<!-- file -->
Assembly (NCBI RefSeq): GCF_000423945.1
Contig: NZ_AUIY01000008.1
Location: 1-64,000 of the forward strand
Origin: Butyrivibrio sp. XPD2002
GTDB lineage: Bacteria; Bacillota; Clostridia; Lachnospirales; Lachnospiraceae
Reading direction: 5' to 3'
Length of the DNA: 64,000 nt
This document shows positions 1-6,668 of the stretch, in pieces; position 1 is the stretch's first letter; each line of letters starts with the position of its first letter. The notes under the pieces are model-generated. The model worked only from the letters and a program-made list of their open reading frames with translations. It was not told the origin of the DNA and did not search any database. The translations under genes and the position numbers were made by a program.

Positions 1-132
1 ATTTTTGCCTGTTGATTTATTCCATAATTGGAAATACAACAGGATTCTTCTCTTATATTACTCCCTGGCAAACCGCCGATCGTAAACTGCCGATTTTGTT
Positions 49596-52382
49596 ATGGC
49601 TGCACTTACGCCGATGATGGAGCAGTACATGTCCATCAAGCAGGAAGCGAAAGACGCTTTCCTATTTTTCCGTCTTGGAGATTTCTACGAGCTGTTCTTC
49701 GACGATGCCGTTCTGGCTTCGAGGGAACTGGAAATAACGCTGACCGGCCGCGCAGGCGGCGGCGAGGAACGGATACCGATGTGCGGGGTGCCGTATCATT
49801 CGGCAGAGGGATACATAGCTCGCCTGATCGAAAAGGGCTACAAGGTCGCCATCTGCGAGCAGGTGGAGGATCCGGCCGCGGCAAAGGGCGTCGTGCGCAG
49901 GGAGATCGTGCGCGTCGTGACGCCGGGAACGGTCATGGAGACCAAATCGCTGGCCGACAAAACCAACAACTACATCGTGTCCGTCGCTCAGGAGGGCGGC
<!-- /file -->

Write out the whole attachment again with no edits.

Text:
Assembly (NCBI RefSeq): GCF_000423945.1
Contig: NZ_AUIY01000008.1
Location: 1-64,000 of the forward strand
Origin: Butyrivibrio sp. XPD2002
GTDB lineage: Bacteria; Bacillota; Clostridia; Lachnospirales; Lachnospiraceae
Reading direction: 5' to 3'
Length of the DNA: 64,000 nt
This document shows positions 1-6,668 of the stretch, in pieces; position 1 is the stretch's first letter; each line of letters starts with the position of its first letter. The notes under the pieces are model-generated. The model worked only from the letters and a program-made list of their open reading frames with translations. It was not told the origin of the DNA and did not search any database. The translations under genes and the position numbers were made by a program.

Positions 1-132
1 ATTTTTGCCTGTTGATTTATTCCATAATTGGAAATACAACAGGATTCTTCTCTTATATTACTCCCTGGCAAACCGCCGATCGTAAACTGCCGATTTTGTT
Positions 49596-52382
49596 ATGGC
49601 TGCACTTACGCCGATGATGGAGCAGTACATGTCCATCAAGCAGGAAGCGAAAGACGCTTTCCTATTTTTCCGTCTTGGAGATTTCTACGAGCTGTTCTTC
49701 GACGATGCCGTTCTGGCTTCGAGGGAACTGGAAATAACGCTGACCGGCCGCGCAGGCGGCGGCGAGGAACGGATACCGATGTGCGGGGTGCCGTATCATT
49801 CGGCAGAGGGATACATAGCTCGCCTGATCGAAAAGGGCTACAAGGTCGCCATCTGCGAGCAGGTGGAGGATCCGGCCGCGGCAAAGGGCGTCGTGCGCAG
49901 GGAGATCGTGCGCGTCGTGACGCCGGGAACGGTCATGGAGACCAAATCGCTGGCCGACAAAACCAACAACTACATCGTGTCCGTCGCTCAGGAGGGCGGC